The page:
Hassan Rouhani, the president of Iran is the most sought after leader in Davos, Switzerland. Whether it be the top world leaders, the top international diplomats or the top media personalities, all of them want to meet Rouhani. The personality has a large part to play in this race, but what really makes him the focus of attention is his position. To some a bigoted cleric; to others a statesman of the highest order, while to still others a wolf in a sheep’s garb. Paradoxically still, the most welcome guest in Davos and a persona-non-grata in Geneva.
At Davos Rouhani is attending the World Economic Summit, while he was initially invited to attend the Geneva II Syria Peace Talks by the United Nations,as well, this invitation was later rescinded upon the insistence of United States. So, because the opposition Syrian National Coalition refused to be a part of any peace talks with the Assad’s regime at which Iran was an invitee.
He is welcome at Davos because according to him, Iran is going to honor the interim six months Joint Action Plan agreed to at Geneva on Nov., 24 last year. According to the terms of this accord reached at Geneva, Iran is to stop it nuclear program in exchange America and its allies would ease the crippling international sanctions imposed on Iran. According to the officials of the International Atomic Energy Agency, Iran has shown positive willingness and to date complete transparency in limiting and in certain cases completely stopping its nuclear program. The terms of the accord Iran is to bring down its uranium enrichment capacity from 20 percent to 5 percent, that is enough in carrying out its nuclear technology for peaceful R&D purposes, specifically for developing medical isotopes.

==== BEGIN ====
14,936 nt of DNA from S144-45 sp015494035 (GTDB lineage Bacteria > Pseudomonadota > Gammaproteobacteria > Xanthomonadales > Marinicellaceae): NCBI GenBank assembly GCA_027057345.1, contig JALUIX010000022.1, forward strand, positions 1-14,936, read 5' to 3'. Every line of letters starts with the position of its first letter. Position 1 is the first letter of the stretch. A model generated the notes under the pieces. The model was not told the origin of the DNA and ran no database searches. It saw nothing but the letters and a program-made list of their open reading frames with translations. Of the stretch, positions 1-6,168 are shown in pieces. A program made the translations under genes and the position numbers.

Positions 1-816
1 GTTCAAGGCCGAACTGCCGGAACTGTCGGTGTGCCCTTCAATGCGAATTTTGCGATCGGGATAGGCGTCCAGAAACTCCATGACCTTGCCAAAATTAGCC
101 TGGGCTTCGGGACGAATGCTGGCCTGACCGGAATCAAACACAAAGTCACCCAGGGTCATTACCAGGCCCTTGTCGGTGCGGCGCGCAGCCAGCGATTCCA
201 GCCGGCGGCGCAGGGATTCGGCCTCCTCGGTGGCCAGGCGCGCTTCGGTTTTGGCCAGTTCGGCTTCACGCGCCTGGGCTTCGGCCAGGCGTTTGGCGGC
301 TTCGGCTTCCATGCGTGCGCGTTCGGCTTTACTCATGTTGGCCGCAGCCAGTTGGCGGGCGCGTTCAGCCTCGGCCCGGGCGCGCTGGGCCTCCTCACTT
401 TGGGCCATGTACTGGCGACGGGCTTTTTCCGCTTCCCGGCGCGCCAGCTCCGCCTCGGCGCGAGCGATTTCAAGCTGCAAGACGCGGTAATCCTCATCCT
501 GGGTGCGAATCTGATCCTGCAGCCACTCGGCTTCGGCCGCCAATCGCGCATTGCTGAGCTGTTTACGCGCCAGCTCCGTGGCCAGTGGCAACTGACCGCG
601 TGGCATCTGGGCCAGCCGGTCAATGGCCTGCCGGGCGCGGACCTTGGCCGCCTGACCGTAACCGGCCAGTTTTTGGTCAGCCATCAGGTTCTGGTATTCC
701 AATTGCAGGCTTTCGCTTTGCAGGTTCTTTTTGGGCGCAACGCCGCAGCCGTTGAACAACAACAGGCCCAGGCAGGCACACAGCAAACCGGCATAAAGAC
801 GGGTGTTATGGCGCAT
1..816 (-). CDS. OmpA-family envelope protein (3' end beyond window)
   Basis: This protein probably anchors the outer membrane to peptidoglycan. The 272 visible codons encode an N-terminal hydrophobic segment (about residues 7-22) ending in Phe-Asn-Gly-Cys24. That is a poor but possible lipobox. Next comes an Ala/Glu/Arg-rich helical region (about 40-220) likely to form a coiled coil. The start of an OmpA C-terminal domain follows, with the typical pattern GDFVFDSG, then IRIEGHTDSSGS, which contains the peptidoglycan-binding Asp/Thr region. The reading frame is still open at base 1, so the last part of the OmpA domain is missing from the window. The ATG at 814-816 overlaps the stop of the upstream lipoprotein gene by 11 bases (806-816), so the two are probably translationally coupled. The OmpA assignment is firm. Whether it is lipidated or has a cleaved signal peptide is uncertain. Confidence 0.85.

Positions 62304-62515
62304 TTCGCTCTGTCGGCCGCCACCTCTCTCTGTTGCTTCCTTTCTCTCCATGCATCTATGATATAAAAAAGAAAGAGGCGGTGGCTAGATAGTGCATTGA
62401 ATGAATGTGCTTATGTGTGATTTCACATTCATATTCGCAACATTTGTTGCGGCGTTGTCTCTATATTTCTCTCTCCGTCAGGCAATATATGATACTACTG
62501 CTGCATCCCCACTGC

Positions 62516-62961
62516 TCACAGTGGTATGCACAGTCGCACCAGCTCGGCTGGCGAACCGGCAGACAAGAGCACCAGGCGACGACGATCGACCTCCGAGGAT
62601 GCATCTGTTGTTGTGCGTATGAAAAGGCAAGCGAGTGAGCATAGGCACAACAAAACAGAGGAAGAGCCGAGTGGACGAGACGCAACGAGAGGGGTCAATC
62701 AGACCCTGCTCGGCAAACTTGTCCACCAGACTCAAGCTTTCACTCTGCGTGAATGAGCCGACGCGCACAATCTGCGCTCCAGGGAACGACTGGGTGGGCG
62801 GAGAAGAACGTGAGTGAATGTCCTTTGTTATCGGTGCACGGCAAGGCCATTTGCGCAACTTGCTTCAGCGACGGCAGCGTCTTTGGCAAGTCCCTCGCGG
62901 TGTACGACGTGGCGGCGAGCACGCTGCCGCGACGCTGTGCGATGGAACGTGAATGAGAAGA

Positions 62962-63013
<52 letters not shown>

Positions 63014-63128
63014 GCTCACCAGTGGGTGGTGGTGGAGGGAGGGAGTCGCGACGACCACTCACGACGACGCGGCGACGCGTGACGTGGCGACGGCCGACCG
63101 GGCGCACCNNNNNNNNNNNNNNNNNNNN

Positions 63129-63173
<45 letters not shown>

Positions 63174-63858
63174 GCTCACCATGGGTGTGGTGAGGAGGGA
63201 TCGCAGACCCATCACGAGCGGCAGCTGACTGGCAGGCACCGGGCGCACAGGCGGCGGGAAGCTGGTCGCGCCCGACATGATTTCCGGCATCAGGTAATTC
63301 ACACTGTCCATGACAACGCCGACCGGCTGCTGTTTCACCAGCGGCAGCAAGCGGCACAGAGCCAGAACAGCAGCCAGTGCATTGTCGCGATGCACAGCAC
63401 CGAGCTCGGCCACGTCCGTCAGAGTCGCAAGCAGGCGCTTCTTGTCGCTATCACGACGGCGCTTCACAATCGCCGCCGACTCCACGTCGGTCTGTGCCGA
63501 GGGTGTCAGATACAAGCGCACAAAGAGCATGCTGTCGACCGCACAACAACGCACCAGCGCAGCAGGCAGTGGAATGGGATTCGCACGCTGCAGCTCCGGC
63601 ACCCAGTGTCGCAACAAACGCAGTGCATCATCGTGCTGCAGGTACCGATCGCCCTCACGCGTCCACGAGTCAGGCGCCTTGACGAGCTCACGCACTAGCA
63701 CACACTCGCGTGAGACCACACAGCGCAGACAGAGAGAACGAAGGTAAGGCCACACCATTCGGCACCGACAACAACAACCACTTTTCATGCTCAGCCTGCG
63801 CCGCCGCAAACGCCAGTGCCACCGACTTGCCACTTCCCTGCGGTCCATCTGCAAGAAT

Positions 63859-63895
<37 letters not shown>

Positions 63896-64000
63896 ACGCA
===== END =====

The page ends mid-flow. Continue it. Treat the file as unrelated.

Inspite of the assurances given by Iran, the American Congress and Senate are threatening to clamp down even tougher sanctions than those that are already in place, in order to ensure that Iran does not violate the terms of the Geneva accord. Majority of the lawmakers are of the confirmed view that it was due to the effects of these sanctions that Iran agreed to come to the negotiation table and even tougher sanctions would ensure that it does not dare to violate the agreed upon terms. President Obama, on the other hand wants the Congress and the Senate to show some restraint, so that a comprehensive deal concerning Iran’s nuclear program can be reached. He has even signaled to both the Houses that he will veto any bill that endorses further sanctions on Iran.
Speaking to the international media, Rouhani, the most sought after leader at Davos said,”These sanctions translate into the weakening of the NPT (Treaty on the Non-Proliferation of Nuclear Weapons), the weakening of international laws and regulations. No other country can decide for another country.” Furthermore, he said.”We are not afraid of threats…And the language of threats is ineffective when it comes to Iran. The language they need to choose should be a legal one, a respectful tone of voice when addressing the Iranian people. … It benefits our region and the interests of other countries.”